You know that famous saying "Necessity is the mother of invention." Well, you won't find a truer example of this than in the case of a Chinese farmer named Sun Jifa.
The 51-year-old resident of Guanmashan in northern China had to come up with something after losing his arms when a bomb used for blast fishing accidently exploded. Unfortunately, he couldn't afford replacement prosthetics that would allow him to tend to the farm and support his family. So he did what any Chinese farmer in his situation would do. He built his own set of bionic arms.
After eight years of tinkering, Jifa was finally able to weld and piece together a pair of steel arms in which the hands can do a sufficient job of gripping and holding onto objects. The mechanics of how this works involves an intricate system of wired and pulleys, according to The Daily Mail.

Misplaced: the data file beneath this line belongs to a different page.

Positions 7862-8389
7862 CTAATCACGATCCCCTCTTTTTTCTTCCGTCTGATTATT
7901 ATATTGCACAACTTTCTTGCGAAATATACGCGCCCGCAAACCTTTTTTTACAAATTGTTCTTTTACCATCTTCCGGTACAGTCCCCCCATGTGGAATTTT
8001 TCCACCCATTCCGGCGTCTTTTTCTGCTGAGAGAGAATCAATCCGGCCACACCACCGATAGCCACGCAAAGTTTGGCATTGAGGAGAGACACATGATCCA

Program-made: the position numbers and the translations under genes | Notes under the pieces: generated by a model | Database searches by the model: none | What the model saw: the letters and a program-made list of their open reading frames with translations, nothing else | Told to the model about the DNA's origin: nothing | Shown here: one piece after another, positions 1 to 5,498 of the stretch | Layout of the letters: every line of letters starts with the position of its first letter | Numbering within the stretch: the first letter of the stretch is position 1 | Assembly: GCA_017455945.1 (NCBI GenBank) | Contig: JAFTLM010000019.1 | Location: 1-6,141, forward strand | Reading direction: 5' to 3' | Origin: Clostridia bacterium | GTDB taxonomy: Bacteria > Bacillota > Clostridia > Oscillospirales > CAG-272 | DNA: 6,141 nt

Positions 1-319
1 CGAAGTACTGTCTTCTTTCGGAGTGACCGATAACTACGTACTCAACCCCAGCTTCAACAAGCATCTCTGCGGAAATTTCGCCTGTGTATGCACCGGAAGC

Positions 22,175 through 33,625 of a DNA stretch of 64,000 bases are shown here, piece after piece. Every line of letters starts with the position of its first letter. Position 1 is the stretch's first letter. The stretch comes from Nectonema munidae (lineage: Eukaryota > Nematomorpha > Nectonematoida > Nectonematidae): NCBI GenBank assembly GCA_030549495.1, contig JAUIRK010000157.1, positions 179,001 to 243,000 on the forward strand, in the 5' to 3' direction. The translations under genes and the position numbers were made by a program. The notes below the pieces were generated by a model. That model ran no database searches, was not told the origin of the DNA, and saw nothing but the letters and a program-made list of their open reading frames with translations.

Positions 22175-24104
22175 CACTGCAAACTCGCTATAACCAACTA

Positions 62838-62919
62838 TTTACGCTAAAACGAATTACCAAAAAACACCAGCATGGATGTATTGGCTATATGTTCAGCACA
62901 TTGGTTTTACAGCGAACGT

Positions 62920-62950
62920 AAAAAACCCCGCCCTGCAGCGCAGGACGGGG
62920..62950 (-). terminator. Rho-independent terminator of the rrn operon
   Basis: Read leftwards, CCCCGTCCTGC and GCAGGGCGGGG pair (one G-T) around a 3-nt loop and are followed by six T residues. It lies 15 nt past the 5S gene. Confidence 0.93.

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The only complication, he says, is that the metal is not only heavy, but they can also get extremely hot or cold depending on the weather, making them uncomfortable to wear for an extended length of time.
Despite the drawbacks, the raw materials are cheap and can be crafted with simple tools. Because of this, Jifa plans to develop similar bionic prosthetics for the poor and disabled.
'I made this from scrap metal for virtually nothing. There is no need to pay hospitals a fortune,' he said.
I know it sounds like a plot from a Sci-Fi movie. But since Jifa's extrordinary story surfaced through international news outlets, he's also appeared on talk shows to discuss his invention. What I'm curious about is that without a set of working arms, how was he able to build the replacements? Perhaps he gives an answer during the on-camera interview. Too bad I don't understand Mandarin.